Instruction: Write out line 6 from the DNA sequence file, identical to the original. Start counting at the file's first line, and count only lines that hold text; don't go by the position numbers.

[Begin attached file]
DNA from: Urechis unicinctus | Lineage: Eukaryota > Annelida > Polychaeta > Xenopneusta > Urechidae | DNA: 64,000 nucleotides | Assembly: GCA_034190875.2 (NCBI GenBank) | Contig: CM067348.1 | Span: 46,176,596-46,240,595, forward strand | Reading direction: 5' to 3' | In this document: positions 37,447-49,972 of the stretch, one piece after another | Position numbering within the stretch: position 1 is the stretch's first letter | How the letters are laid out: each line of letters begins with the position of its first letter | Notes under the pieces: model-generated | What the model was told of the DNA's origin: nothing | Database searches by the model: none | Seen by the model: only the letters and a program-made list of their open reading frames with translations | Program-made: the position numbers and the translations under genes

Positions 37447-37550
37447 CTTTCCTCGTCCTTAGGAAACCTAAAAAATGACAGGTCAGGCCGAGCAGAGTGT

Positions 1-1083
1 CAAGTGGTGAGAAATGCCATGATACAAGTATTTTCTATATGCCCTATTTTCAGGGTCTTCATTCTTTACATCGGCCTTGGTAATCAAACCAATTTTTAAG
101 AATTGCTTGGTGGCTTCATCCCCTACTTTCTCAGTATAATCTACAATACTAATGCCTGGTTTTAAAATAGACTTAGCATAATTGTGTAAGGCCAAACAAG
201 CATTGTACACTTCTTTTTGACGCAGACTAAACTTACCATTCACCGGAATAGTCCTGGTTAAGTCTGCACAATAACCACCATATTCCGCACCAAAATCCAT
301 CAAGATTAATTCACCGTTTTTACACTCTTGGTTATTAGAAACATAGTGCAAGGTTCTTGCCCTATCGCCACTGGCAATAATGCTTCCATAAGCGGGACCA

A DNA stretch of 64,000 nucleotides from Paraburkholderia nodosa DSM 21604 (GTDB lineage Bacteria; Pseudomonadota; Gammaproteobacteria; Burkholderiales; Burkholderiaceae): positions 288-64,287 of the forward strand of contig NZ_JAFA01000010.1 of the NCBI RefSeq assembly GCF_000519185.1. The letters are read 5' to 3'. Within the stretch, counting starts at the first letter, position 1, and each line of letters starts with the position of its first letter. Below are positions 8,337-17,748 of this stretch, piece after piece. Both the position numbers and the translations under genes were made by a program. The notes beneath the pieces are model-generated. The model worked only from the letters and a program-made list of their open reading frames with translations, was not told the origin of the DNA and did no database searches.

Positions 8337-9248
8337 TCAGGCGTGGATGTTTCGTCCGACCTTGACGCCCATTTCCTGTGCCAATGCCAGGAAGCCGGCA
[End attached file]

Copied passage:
101 AATTGCTTGGTGGCTTCATCCCCTACTTTCTCAGTATAATCTACAATACTAATGCCTGGTTTTAAAATAGACTTAGCATAATTGTGTAAGGCCAAACAAG